• 19. Offences for Impaired DrivingThere are 4 offences outlined in Section 253 of theCriminal Code:1. Driving while ability is impaired by alcohol or drugs2. Care or control of a motor vehicle when impaired by alcohol or drugs3. Driving while the blood-alcohol level is over 80, and4. Care or control of a motor vehicle when blood-alcohol level is over 80
  • 20. Tests for Impaired DrivingThe Criminal Code provides various methods to detectimpairment:•Screening devices at the roadside•Breath samples•Blood testsA Roadside screening test is a demand that a driverbreathe into an approved testing device.A breathalyzer is an approved instrument that analyzes asample of a person’s breath to measure the concentrationof alcohol is the person’s blood.
  • 21. Breathalyzer’s Cont’d• A breathalyzer must be demanded not requested• Under the Charter of Rights and Freedoms a person has the right to legal counsel in a reasonable amount of time.• Breath samples must be taken by a qualified technician• Blood samples may be taken only by a medical practitioner• Blood samples must be taken within 2 hours of the offence.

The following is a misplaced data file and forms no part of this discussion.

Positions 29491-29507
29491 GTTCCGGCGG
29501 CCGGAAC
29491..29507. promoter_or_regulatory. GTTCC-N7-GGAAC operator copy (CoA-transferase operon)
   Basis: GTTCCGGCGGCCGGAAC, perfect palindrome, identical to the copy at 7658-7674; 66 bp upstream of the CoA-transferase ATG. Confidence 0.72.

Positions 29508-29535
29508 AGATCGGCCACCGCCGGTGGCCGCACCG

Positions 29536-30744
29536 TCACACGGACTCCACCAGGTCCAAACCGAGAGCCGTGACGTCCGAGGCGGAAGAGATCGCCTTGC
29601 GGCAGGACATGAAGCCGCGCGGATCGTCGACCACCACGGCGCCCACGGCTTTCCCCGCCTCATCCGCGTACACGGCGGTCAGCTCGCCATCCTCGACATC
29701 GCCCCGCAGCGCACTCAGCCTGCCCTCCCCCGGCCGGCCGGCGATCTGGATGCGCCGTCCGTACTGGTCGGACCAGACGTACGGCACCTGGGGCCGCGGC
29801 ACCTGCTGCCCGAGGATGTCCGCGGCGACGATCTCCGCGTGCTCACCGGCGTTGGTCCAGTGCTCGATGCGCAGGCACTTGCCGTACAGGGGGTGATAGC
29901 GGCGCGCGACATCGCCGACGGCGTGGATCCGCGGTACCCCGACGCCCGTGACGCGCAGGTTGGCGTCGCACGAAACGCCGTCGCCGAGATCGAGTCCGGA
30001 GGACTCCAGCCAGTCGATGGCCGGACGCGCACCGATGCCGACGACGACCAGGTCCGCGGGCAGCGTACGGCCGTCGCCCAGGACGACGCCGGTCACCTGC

• 22. Penalties for Drinking and Driving• Penalties are outlined in the following slides.• In some provinces a judge may discharge an offender whom he or she feels would benefit from treatment for addiction.• Each province has legislation related to drinking and driving• A convicted offender may be subject to both federal and provincial penalties• Other ramifications for drinking and driving can include demerit points, which are points taken from a licensed driver and can lead to license suspension.
  • 23. Provincial Penalties for Impaired Driving
  • 24. Criminal Code Penalties for ImpairedDriving